Pall: A large white cloth, which is spread over the casket at a funeral. It represents the white garment given by the celebrant to a baby at Baptism. In some parishes, it is also a cloth-covered square that fits over the chalice.
Paschal Candle: A large wax candle in a floor candlestick to symbolize the light of the Risen Christ. It is blessed at the Easter Vigil on Holy Saturday night. It stays in the sanctuary until the end of Pentecost, and is lighted during every ceremony. After Pentecost, it is placed near the baptismal font, and used during Baptisms and funerals.
Paten: A round metal plate, which holds the host used by the celebrant during Mass. It is also the plate sometimes used by the celebrant during Mass.
Presidential Chair: The central chair, used by the celebrant during Mass. It is usually directly behind the altar. It can also be called the Celebrant’s Chair.
Purificator: A small white cloth used to clean the chalice and paten after Communion.
Pyx: A small container used to bring Communion to the sick and housebound. It is sometimes kept in the sacristy.
Sacramentary: The large hook which contains all the prayers said by the celebrant during Mass. The server at the beginning and end of Mass often holds this book. It is placed on the altar for the Eucharistic prayer.
Sacrarium: A special sink in the sacristy where the water goes directly into the ground. It usually has a metal cover. The cloths and vessels used for Mass are washed here.
Sacristy: The room in the church where the celebrant prepares for Mass. Most of the objects used for Mass are kept in this room. The servers prepare in a special sacristy of their own.
Sanctuary: The area around the altar.
Sanctuary Candle: There is always a single candle burning by the tabernacle to show the presence of the Eucharist. This shows the presence of Christ, the light of the world, in the church. It also represents our watchfulness before Christ.
Stole: Along band of cloth worn during ceremonies by a Bishop, by priests and by deacons. This is a symbol of the sacrament of holy orders. It is usually of the color of Church season, or special day. A deacon wears a stole over the left shoulder. Priests and Bishops wear their stoles over both shoulders.
Surplice: A white garment that is half the length of a cassock. It is worn over the cassock in parishes that use it.
Tabernacle: The place where the Eucharist is kept during the week. Many churches have a special chapel or shrine on the side for the tabernacle. Some churches have it behind the altar. As a sign of reverence, a server genuflects whenever passing in front of the tabernacle.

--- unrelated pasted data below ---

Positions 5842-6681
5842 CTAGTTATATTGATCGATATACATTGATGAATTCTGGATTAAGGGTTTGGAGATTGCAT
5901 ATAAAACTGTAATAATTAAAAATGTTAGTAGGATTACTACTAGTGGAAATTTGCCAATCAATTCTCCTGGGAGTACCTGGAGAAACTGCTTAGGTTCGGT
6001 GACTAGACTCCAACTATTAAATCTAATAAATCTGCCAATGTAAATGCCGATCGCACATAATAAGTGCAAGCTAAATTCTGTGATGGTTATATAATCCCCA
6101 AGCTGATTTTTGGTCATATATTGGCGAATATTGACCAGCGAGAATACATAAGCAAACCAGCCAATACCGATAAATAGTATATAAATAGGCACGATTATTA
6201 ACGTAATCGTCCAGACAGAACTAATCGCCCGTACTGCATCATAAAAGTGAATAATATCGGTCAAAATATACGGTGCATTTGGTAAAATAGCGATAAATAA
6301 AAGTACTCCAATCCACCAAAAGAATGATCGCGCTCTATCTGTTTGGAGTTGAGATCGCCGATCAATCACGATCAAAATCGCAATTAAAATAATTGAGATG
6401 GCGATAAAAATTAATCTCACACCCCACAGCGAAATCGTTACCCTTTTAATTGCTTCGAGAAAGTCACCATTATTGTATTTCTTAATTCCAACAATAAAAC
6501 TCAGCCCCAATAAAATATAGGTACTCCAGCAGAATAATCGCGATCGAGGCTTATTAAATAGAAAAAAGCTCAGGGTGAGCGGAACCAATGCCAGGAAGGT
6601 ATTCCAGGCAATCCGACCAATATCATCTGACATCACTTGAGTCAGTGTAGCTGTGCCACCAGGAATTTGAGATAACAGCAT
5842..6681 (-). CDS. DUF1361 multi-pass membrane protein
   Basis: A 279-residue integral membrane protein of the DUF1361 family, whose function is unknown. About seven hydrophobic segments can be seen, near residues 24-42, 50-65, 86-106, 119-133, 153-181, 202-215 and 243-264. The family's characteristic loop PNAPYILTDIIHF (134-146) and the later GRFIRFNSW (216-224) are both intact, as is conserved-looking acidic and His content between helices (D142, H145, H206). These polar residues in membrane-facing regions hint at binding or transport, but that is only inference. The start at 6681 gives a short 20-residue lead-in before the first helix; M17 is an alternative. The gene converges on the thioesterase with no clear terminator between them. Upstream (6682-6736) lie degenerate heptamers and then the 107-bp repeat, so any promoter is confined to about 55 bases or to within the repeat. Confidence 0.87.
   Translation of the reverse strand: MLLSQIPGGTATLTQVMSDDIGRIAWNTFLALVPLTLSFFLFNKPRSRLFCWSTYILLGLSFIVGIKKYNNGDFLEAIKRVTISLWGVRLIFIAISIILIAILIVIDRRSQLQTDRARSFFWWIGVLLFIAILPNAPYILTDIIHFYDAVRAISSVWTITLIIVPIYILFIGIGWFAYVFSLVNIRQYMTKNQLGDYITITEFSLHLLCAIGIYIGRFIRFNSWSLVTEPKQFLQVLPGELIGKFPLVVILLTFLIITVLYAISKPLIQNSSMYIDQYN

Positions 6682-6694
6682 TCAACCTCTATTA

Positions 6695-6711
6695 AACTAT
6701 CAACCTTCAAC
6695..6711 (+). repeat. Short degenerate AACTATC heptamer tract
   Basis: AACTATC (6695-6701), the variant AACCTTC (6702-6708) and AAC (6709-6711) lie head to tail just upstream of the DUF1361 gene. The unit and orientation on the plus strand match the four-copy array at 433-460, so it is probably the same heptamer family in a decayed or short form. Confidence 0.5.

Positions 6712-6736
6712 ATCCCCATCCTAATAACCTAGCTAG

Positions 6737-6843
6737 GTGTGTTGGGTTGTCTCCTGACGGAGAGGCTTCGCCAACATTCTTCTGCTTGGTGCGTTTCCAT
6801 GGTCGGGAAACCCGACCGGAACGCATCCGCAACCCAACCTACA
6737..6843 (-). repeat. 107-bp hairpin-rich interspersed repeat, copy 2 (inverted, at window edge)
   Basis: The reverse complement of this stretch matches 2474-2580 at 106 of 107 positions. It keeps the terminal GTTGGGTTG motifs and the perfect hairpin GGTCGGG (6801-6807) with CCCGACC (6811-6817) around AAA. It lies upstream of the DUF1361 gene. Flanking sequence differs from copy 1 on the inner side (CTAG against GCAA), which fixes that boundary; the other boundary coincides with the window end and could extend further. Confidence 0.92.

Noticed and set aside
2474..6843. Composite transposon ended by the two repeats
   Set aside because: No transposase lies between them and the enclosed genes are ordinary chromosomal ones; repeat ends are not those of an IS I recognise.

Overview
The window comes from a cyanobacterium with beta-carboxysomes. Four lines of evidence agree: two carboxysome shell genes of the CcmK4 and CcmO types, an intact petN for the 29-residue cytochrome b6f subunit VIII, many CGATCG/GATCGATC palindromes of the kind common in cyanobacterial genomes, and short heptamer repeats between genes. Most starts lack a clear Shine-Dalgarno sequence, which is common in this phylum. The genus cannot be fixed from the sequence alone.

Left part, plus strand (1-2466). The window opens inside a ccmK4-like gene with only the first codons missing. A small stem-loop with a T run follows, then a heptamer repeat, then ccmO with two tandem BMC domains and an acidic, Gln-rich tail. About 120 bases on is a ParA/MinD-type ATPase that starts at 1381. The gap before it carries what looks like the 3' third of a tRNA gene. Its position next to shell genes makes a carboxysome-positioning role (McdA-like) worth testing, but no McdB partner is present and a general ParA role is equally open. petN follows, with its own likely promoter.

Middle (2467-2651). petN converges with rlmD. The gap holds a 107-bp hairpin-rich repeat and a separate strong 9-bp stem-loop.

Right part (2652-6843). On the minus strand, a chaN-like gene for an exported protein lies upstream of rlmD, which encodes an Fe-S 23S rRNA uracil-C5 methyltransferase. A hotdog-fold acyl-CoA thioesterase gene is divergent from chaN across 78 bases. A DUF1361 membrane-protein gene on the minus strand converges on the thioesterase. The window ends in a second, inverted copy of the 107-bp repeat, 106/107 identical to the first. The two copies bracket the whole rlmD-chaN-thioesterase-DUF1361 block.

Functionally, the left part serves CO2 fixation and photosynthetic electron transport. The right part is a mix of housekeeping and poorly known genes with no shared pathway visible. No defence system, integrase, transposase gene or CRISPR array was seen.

Thurible: The metal container that holds the hot charcoal for the incense. This is carried by the server in the left hand. It can also be called the censer.
SPECIAL DIRECTIONS FOR SERVING FUNERALS
Usually two servers are needed for a funeral Mass. They are needed to do the things that are part of every Mass, and there are special tasks at the beginning and end of the funeral Mass. Each parish has a customary way of serving the funeral Mass; so listen carefully to any special instructions that the priest gives you before Mass. Do everything you can to make the funeral mass a beautiful one.
In addition to the usual preparations for Mass, the Easter candle may he placed in its stand where the casket will rest in front of the church. (Ask the priest exactly where the stand should be placed.) Light the Easter candle when the altar candles are lit.
The holy water container and sprinkler should he ready for use. Check to be sure that there is enough holy water in the container; carry it carefully so that it won’t splash out on you. One server will carry the container with the sprinkler in it during the entrance procession.
The censer (the container that holds the lighted charcoal) should also he prepared before Mass. A piece of charcoal should he placed in the opened censer and lit after the prayer of the faithful, so that it will be burning well by the time it is needed. The incense boat (the bowl contained the incense) should be full of incense and should have a small spoon in it. Do not put incense on the charcoal unless the priest tells you to do so.
The special funeral pall (a large cloth used to cover the casket) should be ready for use. One server may carry the pall to the back of the church in the entrance procession, or the pall may be placed in the back of the church before Mass begins.
BEGINNING OF MASS
The servers lead the priest down the main aisle to where the people are waiting with the casket.
The priest sprinkles the casket with holy water. Then one of the funeral attendants and some family members spread the pall over the casket. When the priest finished the prayers, he turns toward the altar; the servers turn also and slowly process to the altar.
The servers bow to the altar or genuflect when the priest does, and then go to their places in the sanctuary. When the casket has arrived at the front of the church and the people are in their places, the priest says the opening prayer. A server should hold the book for the priest as usual, however, at a funeral the book may not be the Missal but the Order of Christian Funerals. Check with the priest who might be holding this book already. After this prayer, Mass continues in the usual way.
END OF MASS
When the priest finishes the prayer after Communion, the servers go with him to the front of the sanctuary and stand, one on each side of the priest, facing the people. If one server is the cross bearer you go down into the center aisle and face the altar standing 4 steps behind the casket.
The priest usually incenses the casket at this time; if so, be ready to present the censer and incense boat. One server will have light the charcoal while the bread and wine were being brought to the altar (after the prayer of the faithful).
When the priest has finished the prayers, the two servers lead the priest around the casket, down the main aisle to the church doors. (Walk slowly and check by looking behind you).
Line up alongside the priest at the church door and wait quietly for the casket to be taken out. A funeral attendant will remove the pall and may give it to one of the servers. When the casket has been taken outside the church, quietly return to the sacristy by using a side aisle.